Michael Hutchison, Professor of Economics at UC Santa Cruz, and Helen Popper, Professor of Economics at Santa Clara University, have organized the West Coast Workshop on International Finance and Open Economy Macroeconomics, taking place on Friday, October 19th. Those interested in thinking in a serious fashion about international should take a look.
The program includes:
- “Risk Sharing with the Monarch: Contingent Debt and Excusable Default in the Age of Philip II,” by Mauricio Drelichman (University of British Columbia) and Hans-Joachim Voth; discussed by Philip Brock (University of Washington).
- “Crisis and Commitment: Inflation Credibility and the Vulnerability to Sovereign Debt Crises,” by Manuel Amador (Stanford University) et al., discussed by Brian Wright (UC Berkeley).
- “The Effect of Capital Controls and Prudential FX Measures on Options-Implied Exchange Rate Volatility and Tail Risk,” by Thomas Wu (UC Santa Cruz) and Marius Rodriguez (Federal Reserve Bank of San Francisco), discussed by Michael Melvin, (BlackRock)
- “Financial Reforms and Growth: the Role of Savings,” by Goncalo Pina (Santa Clara University), discussed by Katheryn Russ (UC Davis)
- “FX Options and Financial Crisis,” by Yu-Chin Chen (University of Washington), discussed by Arunima Sinha (Santa Clara University)
- “Pass-through in Online Markets,” by Yuriy Gorodnichenko (UC Berkeley) and Oleksandr Talavera, discussed by Robert Dekle (University of Southern California)
- “Threatening to Offshore in a Search Model of the Labor Market,” by Sylvain Leduc (Federal Reserve Bank of San Francisco) and David M. Arseneau, discussed by Carl Walsh (UC Santa Cruz)
- “Asset Liquidity and International Portfolio Choice,” by Ina Simonovska (UC Davis) and Athanasios Geromichalos, discussed by Ken Kletzer (UC Santa Cruz)
These papers cover a series of topics important in international economics, and economics more broadly. For instance, economists often describe the characteristics of idealized worlds where one can buy securities that have payoffs that are conditioned on outcomes. Such securities do not appear in reality. This is true for sovereign debt as well. But Drelicman and Voth note:
Contingent sovereign debt can create important welfare gains. Nonetheless, there is almost no issuance today. Using hand-collected archival data, we examine the first known case of large-scale use of state-contingent sovereign debt in history. Philip II of Spain entered into hundreds of contracts whose value and due date depended on verifiable, exogenous events such as the arrival of silver fleets. We show that this allowed for effective risk-sharing between the king and his bankers. The data also strongly suggest that the defaults that occurred were excusable – they were simply contingencies over which Crown and bankers had not contracted previously.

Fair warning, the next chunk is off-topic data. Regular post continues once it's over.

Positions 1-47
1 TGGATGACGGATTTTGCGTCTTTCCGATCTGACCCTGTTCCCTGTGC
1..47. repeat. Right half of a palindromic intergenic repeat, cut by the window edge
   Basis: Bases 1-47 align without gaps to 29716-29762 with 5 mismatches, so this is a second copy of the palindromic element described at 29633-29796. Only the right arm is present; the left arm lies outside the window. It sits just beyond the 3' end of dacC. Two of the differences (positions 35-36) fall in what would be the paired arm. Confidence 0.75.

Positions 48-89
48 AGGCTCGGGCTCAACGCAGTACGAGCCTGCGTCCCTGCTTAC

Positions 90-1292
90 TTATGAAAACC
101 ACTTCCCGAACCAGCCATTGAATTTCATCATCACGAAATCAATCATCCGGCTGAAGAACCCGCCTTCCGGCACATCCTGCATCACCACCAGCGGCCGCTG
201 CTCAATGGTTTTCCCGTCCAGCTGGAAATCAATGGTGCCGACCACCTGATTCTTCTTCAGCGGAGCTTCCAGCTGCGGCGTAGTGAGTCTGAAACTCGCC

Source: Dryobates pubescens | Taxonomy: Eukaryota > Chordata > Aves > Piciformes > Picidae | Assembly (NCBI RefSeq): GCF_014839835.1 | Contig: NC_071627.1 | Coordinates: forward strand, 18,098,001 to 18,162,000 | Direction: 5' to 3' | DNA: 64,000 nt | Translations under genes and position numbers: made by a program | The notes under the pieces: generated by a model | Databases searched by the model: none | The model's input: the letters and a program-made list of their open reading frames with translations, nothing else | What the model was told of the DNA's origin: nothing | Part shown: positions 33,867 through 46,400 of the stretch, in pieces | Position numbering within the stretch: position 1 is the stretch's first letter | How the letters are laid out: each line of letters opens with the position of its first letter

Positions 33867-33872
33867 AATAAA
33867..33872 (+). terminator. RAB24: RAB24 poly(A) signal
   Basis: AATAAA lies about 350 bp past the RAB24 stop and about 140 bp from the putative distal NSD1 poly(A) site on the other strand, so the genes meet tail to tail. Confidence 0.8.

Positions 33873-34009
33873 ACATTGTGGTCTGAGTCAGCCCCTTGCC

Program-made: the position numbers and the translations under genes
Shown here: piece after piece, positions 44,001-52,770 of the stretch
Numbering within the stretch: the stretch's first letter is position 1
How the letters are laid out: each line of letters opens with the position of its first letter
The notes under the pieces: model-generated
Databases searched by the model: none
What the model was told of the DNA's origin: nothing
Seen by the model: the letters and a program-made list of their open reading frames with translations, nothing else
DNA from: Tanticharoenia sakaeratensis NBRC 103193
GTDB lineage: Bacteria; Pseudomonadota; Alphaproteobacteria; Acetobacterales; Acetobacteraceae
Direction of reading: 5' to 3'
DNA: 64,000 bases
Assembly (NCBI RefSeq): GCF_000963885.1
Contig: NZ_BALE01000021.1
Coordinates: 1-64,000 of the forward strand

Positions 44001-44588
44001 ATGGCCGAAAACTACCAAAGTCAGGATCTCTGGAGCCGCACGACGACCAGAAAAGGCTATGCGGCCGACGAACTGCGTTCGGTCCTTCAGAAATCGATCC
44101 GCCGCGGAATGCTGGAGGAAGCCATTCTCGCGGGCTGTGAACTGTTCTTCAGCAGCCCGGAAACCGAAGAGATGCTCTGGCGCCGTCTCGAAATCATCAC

Gorodnichenko and Talavera present new evidence on price stickiness (which — in my view — is ruled out a priori, so as to obtain counterfactual full employment descriptions of the economy’s workings):
This paper documents basic facts about prices in online markets in the U.S. and Canada which is a rapidly growing segment of the retail sector. While less rigid than prices in brick-and-mortar stores, online price exhibit significant stickiness (price spells can be as high as one month of average). Furthermore, there is significant dispersion of prices even for identical goods within and across countries. The paper shows that for online markets price differentials across countries are adjusted faster (half-life of about 4 months) and the pass-through of nominal exchange rate is larger (approximately 35%) than the corresponding counterparts of goods sold in regular stores. Degree of competition, stickiness of prices, synchronization of price changes, and returns to search effort are important determinants of pass-through and speed of price adjustment for international price differentials.
I’ll put up the links to these papers and presentations as they become available. Update, 10/10, 11:30am: Links to most papers now included.